How standardization in process management drives better customer experiences
It’s often said that the best way to begin mapping out your organization’s business processes should start with following a piece of work through the company, from initial marketing activity or lead-sourcing exercise, through to approach, quotation, sale, procurement (if required), delivery, after sales and support.
That approach gives business owners some insight into how their company works day in, day out, but of course, isn’t the complete picture. Business processes often start out in one form, and then alter over time, either due to changing technology, or different markets, or even changes in personnel’s skill levels and aptitudes.
Pulling together the oversight required for a dynamic business needs a clear picture of all the processes in the company and their underpinning systems, be those systems paper-based or digital. From that model, the business owners can then begin to modify and unify, creating efficiencies, driving out costs and opening up new opportunities, or even changes in direction into new markets.
The key to oversight is one of ensuring that all the systems interconnect efficiently. A sales team needs to use the same information as the marketing division, so targeted advertising’s results can be followed up by clued-in sales personnel. New leads from sales’ independent work should feed into marketing for personalized outreach, and once proposals have been converted into ongoing projects, procurement and supply need the pertinent information, as do the support and aftercare departments.
A crucial factor in keeping costs low is to ensure that the data interchange between information systems and business areas is efficient – either from interfaces between discrete systems (like those offered by RPA – Robotic Process Automation) or created by overarching business management systems from a single ecosystem.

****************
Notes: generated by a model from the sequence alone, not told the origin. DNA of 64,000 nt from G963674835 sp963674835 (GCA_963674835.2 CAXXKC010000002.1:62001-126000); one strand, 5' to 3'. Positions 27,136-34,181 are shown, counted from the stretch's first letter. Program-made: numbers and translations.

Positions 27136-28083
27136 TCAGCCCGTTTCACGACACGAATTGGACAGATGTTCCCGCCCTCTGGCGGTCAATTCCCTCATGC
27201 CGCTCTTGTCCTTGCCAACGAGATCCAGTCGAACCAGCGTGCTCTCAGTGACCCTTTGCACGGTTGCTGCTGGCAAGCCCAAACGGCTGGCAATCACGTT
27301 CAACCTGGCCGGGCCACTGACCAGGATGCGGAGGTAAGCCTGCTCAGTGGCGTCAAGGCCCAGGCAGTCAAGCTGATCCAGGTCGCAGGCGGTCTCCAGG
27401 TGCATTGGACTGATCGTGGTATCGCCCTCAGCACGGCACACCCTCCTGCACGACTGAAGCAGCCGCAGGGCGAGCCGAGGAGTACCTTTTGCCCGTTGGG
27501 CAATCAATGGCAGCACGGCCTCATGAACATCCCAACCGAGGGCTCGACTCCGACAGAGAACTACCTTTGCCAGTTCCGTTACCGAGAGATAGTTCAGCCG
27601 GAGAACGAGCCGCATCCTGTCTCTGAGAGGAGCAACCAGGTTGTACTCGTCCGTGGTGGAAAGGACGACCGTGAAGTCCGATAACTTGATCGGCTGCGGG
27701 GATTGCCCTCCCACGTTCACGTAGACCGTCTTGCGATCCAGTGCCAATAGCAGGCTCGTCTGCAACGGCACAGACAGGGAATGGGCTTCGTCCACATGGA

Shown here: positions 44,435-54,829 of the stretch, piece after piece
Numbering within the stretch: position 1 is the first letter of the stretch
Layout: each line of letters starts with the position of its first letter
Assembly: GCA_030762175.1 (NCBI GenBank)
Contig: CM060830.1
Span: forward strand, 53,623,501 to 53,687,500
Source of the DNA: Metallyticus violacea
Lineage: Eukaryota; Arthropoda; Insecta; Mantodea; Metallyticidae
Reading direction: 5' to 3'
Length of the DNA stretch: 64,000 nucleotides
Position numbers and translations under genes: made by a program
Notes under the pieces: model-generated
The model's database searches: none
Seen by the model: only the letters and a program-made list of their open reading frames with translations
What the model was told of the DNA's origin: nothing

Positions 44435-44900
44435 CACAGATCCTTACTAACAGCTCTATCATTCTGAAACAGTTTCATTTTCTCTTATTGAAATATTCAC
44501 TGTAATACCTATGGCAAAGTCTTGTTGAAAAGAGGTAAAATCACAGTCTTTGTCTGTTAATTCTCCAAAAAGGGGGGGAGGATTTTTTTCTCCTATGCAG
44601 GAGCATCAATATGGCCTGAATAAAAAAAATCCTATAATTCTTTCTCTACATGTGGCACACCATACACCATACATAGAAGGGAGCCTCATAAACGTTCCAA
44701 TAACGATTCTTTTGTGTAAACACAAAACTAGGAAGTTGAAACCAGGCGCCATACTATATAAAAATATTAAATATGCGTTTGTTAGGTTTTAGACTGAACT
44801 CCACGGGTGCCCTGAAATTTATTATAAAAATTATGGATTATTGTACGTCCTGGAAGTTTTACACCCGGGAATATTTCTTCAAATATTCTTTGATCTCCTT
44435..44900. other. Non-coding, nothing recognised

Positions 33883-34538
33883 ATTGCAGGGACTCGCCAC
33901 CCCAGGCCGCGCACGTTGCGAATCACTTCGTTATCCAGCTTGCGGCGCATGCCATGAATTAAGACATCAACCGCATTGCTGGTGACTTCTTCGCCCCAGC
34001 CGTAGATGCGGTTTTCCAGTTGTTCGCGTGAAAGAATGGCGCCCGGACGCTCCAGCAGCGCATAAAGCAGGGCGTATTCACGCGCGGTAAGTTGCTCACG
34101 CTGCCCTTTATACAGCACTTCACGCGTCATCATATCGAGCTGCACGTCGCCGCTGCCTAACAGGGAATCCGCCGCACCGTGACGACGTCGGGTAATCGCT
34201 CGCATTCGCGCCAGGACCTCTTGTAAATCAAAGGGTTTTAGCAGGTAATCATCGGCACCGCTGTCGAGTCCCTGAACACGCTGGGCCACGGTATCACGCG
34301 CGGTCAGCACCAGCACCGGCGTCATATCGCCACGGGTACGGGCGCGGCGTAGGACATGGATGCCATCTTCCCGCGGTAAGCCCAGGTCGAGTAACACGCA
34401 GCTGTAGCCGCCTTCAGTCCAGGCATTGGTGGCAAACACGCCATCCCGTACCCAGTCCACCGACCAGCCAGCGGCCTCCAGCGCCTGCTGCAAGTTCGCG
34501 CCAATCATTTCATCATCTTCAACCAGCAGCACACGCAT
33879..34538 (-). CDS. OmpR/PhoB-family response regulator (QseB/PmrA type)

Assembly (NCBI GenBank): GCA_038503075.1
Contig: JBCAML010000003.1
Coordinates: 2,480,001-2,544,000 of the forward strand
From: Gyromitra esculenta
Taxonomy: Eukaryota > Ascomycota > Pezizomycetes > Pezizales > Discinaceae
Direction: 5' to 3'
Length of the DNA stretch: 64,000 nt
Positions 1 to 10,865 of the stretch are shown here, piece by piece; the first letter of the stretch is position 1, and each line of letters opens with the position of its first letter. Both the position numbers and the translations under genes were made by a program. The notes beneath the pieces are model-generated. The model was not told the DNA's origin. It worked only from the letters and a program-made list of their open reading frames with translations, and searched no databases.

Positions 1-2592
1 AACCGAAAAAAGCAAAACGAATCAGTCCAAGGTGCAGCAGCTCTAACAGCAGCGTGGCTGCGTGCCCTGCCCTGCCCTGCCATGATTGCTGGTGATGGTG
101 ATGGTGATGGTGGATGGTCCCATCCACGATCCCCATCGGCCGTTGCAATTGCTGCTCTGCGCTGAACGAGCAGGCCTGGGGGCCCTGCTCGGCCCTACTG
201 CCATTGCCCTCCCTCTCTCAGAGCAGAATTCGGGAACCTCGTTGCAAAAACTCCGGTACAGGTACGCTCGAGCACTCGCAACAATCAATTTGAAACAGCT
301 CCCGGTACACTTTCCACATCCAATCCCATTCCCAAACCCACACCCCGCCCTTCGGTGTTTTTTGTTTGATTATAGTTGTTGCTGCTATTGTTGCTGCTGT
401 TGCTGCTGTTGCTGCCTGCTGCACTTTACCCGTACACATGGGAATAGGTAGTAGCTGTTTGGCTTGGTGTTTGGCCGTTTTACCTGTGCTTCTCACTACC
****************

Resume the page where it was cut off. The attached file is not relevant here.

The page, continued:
Either path has its advantages, and below we highlight two companies operating in APAC and Australasia specifically that offer unique propositions for the growing digitally-focused business.
Rather than choose either route (or a combination of RPA and a larger business information system like an ERP), the vital step to take first is to determine the specific requirements of your company, whose needs will be unique. A technology services provider may, for instance, want to offer cloud-based disaster recovery, backup and failover facilities to its clients. A pure-play hardware reseller of IT equipment will need a robust purchase order and procurement system that’s tightly integrated with the sales and finance departments.
However, there’s more on offer than the real efficiency gains and increased agility that results from the proper integration of data systems. The aggregation of data across the entire company means that there’s a data “pool” that becomes available, comprising normalized information. Where previously, discrete systems were dealt with in proprietary, closed systems, an integrated model creates multiple opportunities from the various data insights, right across even geographically diverse enterprises.
Data analytics can bring to the surface previously disregarded information that can have very positive impacts. Examples might be identifying your least profitable clients or customers and determining why they might have that unfortunate status. Additionally, the information about the roadblocks and methods used by personnel in dealing with these customers may give insight into how that situation may be turned around. Or, in extremis, the client cut free.